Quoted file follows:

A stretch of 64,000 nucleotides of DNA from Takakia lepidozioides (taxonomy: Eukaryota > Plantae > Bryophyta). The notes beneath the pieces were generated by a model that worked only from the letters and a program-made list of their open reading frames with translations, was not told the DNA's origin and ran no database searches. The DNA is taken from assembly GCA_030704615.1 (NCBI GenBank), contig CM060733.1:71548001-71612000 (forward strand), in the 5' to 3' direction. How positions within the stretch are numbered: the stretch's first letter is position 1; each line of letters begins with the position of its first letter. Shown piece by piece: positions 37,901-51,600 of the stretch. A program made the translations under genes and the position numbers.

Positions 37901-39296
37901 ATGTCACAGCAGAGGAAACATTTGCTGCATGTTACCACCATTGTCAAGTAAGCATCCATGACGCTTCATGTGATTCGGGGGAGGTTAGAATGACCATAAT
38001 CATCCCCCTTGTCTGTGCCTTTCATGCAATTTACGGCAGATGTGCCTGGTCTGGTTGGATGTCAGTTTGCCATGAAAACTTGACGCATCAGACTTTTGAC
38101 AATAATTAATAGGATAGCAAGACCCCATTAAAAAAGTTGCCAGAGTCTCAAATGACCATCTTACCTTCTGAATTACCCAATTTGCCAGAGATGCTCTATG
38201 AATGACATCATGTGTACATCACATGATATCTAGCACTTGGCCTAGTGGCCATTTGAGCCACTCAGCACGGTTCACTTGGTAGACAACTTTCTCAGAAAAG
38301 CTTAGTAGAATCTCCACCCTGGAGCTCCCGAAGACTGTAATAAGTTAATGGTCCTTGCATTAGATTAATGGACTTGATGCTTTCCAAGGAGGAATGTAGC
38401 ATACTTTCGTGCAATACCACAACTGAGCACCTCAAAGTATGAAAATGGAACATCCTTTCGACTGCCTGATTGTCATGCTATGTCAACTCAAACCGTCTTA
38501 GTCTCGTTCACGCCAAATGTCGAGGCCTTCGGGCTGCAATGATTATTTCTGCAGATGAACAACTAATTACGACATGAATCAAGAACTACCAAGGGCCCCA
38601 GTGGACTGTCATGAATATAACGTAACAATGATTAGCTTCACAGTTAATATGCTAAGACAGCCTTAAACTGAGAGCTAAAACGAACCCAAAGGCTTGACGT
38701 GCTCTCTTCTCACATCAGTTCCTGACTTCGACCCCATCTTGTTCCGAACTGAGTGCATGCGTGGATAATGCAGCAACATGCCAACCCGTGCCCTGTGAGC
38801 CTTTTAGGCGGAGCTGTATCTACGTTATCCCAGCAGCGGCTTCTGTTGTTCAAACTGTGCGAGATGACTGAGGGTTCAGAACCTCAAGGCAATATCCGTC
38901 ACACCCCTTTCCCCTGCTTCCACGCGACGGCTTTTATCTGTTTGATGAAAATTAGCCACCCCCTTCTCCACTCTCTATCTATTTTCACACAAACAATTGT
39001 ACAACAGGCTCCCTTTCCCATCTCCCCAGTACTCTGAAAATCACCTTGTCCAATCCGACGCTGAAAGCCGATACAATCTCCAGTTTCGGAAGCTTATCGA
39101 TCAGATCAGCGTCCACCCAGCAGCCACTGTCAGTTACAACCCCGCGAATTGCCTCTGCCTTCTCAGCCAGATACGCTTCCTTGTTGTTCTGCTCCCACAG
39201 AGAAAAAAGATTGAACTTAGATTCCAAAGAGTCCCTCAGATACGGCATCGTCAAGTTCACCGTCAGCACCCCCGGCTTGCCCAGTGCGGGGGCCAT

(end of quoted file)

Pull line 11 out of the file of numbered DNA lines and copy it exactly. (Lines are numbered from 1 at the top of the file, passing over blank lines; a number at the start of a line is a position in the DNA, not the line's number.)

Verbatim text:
38701 GCTCTCTTCTCACATCAGTTCCTGACTTCGACCCCATCTTGTTCCGAACTGAGTGCATGCGTGGATAATGCAGCAACATGCCAACCCGTGCCCTGTGAGC